Shamima Begum cannot return to the UK to pursue an appeal against the removal of her British citizenship, the Supreme Court has ruled.
Begum was 15 when she and two other east London schoolgirls travelled to Syria to join the so-called Islamic State group (IS) in February 2015.
Her British citizenship was revoked on national security grounds shortly after she was found, nine months pregnant, in a Syrian refugee camp in February 2019.
Begum, now 21, is challenging the Home Office’s decision to remove her British citizenship and wants to be allowed to return to the UK to pursue her appeal.
In July last year, the Court of Appeal ruled that “the only way in which she can have a fair and effective appeal is to be permitted to come into the United Kingdom to pursue her appeal”.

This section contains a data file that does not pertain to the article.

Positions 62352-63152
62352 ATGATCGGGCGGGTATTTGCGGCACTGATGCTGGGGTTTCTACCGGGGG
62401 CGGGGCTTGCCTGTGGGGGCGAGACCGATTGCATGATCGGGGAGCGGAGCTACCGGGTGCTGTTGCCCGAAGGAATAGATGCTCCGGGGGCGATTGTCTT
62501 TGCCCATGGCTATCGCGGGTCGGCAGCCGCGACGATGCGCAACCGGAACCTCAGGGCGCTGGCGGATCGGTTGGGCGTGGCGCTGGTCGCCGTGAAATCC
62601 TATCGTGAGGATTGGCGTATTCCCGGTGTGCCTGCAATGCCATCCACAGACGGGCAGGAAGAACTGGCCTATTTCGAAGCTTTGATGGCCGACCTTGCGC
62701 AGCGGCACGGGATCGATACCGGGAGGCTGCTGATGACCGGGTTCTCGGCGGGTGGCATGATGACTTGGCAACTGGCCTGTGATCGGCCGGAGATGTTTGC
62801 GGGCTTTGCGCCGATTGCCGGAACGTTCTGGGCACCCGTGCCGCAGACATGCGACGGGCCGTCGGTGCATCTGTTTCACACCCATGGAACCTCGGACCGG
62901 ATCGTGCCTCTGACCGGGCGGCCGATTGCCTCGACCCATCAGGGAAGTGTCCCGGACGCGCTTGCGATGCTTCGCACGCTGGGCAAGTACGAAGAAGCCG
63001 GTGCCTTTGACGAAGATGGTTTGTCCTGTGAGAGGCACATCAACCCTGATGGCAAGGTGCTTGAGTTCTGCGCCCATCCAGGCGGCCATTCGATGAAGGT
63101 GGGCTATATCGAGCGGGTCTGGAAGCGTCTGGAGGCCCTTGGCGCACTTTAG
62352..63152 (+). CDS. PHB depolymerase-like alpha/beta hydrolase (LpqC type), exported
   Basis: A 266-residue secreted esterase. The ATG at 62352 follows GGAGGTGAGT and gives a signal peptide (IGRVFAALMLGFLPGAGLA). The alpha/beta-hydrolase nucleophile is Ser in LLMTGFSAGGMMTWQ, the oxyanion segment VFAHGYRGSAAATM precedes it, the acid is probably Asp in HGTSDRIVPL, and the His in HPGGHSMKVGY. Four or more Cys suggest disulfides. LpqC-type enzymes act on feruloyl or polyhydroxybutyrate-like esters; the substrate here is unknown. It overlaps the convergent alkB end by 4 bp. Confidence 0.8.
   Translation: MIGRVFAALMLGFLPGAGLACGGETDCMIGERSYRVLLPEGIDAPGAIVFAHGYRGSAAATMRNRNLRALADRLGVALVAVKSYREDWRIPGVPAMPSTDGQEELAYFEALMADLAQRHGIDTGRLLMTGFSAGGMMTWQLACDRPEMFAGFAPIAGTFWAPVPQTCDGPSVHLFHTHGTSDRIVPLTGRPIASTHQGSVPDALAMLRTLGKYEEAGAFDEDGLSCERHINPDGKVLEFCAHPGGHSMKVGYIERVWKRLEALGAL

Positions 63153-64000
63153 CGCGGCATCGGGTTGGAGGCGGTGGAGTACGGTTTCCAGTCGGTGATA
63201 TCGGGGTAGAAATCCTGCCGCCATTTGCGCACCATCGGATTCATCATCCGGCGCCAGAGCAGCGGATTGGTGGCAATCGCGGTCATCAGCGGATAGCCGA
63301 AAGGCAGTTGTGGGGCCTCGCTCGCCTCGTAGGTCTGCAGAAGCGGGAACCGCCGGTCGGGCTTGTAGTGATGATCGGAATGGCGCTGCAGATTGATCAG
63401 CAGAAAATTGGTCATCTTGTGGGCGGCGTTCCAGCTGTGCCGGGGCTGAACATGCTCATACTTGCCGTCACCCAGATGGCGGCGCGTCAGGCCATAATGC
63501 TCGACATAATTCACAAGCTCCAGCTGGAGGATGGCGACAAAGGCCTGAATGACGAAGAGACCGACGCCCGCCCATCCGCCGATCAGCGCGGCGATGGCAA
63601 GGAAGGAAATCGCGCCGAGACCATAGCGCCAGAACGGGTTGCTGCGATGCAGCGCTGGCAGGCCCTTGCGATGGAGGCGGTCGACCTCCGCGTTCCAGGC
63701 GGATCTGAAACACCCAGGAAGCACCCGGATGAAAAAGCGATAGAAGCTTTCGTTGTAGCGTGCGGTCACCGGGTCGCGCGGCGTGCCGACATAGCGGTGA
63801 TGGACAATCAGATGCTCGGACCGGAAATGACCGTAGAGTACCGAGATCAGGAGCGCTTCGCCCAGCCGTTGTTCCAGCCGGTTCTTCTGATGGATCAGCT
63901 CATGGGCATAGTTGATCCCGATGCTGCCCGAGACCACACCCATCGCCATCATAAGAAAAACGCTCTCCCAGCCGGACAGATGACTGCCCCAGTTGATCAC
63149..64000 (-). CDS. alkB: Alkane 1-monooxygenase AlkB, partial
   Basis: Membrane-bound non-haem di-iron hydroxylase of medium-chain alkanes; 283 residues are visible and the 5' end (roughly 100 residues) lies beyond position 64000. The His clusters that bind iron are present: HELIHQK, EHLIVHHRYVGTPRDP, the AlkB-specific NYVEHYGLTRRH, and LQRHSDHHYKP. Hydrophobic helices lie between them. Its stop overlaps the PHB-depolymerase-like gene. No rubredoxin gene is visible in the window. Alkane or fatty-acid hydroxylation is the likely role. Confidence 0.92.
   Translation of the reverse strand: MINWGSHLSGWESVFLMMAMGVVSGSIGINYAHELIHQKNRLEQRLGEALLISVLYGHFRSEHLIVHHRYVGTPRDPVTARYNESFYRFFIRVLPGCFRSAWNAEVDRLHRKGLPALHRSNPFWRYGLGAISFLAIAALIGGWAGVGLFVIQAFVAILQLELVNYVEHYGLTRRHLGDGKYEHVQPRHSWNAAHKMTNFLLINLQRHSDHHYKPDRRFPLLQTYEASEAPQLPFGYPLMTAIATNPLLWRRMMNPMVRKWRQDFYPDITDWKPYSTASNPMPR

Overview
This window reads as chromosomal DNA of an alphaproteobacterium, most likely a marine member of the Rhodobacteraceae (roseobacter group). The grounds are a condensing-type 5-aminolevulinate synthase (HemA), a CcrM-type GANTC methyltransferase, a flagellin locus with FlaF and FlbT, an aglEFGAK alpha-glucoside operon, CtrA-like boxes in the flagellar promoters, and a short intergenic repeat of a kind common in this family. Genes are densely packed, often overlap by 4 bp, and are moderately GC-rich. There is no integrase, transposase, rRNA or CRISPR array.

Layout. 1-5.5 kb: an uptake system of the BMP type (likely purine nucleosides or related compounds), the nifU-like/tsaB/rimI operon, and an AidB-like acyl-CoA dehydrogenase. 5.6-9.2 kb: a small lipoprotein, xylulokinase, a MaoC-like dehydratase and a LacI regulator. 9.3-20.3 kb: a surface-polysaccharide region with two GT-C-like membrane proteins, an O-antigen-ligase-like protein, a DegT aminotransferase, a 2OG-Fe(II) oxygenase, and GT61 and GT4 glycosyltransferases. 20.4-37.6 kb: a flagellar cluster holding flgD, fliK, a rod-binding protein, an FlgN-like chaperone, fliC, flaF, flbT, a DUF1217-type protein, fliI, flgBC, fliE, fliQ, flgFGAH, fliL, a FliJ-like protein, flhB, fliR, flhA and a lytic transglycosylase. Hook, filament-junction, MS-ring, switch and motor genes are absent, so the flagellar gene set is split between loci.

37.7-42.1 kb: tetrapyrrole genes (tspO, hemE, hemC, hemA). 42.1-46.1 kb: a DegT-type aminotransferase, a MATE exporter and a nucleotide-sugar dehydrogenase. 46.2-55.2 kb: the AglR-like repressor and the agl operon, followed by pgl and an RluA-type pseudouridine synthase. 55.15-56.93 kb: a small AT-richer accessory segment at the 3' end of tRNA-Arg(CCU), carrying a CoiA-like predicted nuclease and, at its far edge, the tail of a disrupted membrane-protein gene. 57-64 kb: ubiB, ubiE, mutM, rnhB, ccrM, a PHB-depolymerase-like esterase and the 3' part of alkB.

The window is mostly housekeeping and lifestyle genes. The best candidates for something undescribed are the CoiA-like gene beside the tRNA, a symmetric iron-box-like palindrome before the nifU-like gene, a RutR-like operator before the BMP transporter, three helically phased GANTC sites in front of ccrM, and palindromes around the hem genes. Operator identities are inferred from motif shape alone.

The Home Office challenged that decision at the Supreme Court in November, arguing that allowing her to return to the UK “would create significant national security risks” and expose the public to “an increased risk of terrorism”.
On Friday, the UK’s highest court ruled that Ms Begum should not be granted leave to enter the UK to pursue her appeal against the deprivation of her British citizenship.
Announcing the decision, Lord Reed said: “The Supreme Court unanimously allows all of the Home Secretary’s appeals and dismisses Ms Begum’s cross-appeal.”
Gary Younge wrote a piece on her case, he Tweeted: “”The notion that Britain could not handle her, could not show her a better future, could not try her, convict her, reorient her or support her, is worse than pathetic.”